The major heavy rain events that generate large and severe floods are expected to become more intense, though they may occur for shorter periods of time or be more localized. This may result in moderate discharges on large rivers decreasing, but the largest discharges intensify on rivers with smaller catchment sizes.
In the reference event set, the largest floods that happen during the year usually occur (in Czechia’s case) during the summer season. However, the data show that summer rainfall decreases on average in the climate scenarios, but the number of wet days varies. Additionally, much less water is stored in snow during the winter season in the climate scenarios, so there will be less flooding from snowmelt during the early spring season. The IFRR model includes a snow routine so that, based on a precipitation and temperature dataset, it can detect precipitation state of matter and calculate the correct amount of snowpack or snowmelt for a particular day according to the specific climate change scenario.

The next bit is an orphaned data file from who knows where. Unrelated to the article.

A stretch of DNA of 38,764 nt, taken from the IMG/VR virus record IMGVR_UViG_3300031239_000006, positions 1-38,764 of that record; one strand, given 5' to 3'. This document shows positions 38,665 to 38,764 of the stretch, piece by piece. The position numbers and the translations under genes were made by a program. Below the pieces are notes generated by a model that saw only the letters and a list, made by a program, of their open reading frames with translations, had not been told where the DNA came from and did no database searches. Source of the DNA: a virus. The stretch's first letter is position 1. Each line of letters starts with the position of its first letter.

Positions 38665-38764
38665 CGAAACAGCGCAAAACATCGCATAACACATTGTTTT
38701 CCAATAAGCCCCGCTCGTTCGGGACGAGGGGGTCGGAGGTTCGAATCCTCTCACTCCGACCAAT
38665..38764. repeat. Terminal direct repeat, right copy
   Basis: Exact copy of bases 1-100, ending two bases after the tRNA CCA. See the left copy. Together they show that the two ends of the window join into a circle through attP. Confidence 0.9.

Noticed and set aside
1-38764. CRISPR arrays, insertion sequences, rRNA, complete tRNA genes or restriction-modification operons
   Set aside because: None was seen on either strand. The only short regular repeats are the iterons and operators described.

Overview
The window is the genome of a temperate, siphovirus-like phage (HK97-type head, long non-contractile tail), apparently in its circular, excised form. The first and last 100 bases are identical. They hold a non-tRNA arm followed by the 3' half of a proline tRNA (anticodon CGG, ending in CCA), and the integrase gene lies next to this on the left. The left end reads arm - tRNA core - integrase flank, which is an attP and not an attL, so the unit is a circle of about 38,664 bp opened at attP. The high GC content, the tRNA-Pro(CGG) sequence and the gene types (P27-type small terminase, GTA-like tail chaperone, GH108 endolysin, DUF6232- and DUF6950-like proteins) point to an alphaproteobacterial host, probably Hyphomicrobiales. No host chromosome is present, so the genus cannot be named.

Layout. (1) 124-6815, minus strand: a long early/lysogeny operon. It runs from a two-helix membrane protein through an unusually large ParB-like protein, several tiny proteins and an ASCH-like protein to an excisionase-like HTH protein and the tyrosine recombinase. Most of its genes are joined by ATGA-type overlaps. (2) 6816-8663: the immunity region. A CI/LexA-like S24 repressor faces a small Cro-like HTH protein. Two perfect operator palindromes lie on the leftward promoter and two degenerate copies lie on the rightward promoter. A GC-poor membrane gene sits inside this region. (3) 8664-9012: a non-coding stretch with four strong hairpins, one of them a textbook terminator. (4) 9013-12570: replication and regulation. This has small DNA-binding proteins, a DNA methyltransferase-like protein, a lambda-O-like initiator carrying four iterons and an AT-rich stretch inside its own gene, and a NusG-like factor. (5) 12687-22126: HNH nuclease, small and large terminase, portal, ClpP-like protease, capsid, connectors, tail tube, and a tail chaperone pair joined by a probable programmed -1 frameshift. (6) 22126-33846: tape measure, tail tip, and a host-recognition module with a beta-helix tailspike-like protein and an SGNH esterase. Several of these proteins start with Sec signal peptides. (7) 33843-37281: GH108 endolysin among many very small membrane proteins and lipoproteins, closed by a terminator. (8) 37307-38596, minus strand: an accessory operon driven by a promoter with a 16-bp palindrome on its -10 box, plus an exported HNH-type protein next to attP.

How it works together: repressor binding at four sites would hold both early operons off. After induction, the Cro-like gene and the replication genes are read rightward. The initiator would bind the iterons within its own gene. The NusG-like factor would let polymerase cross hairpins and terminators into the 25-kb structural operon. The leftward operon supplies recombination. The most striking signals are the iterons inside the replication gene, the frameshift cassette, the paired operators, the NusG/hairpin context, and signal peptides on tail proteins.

To explain the effects resulting from the different climate scenarios, a frequency analysis was performed on the discharges of selected large and small catchments to compare the reference model to the climate scenario models. A comparison was also made of the flood seasonality and wave duration. Additionally, the total number of events identified within the event set was compared between the reference model and the climate scenario models.

3. Results